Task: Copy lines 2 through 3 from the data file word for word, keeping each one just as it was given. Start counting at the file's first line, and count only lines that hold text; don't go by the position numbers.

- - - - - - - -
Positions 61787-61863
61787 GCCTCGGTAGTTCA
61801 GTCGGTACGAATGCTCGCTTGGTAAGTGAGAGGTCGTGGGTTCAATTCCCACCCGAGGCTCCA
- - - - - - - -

61787 GCCTCGGTAGTTCA
61801 GTCGGTACGAATGCTCGCTTGGTAAGTGAGAGGTCGTGGGTTCAATTCCCACCCGAGGCTCCA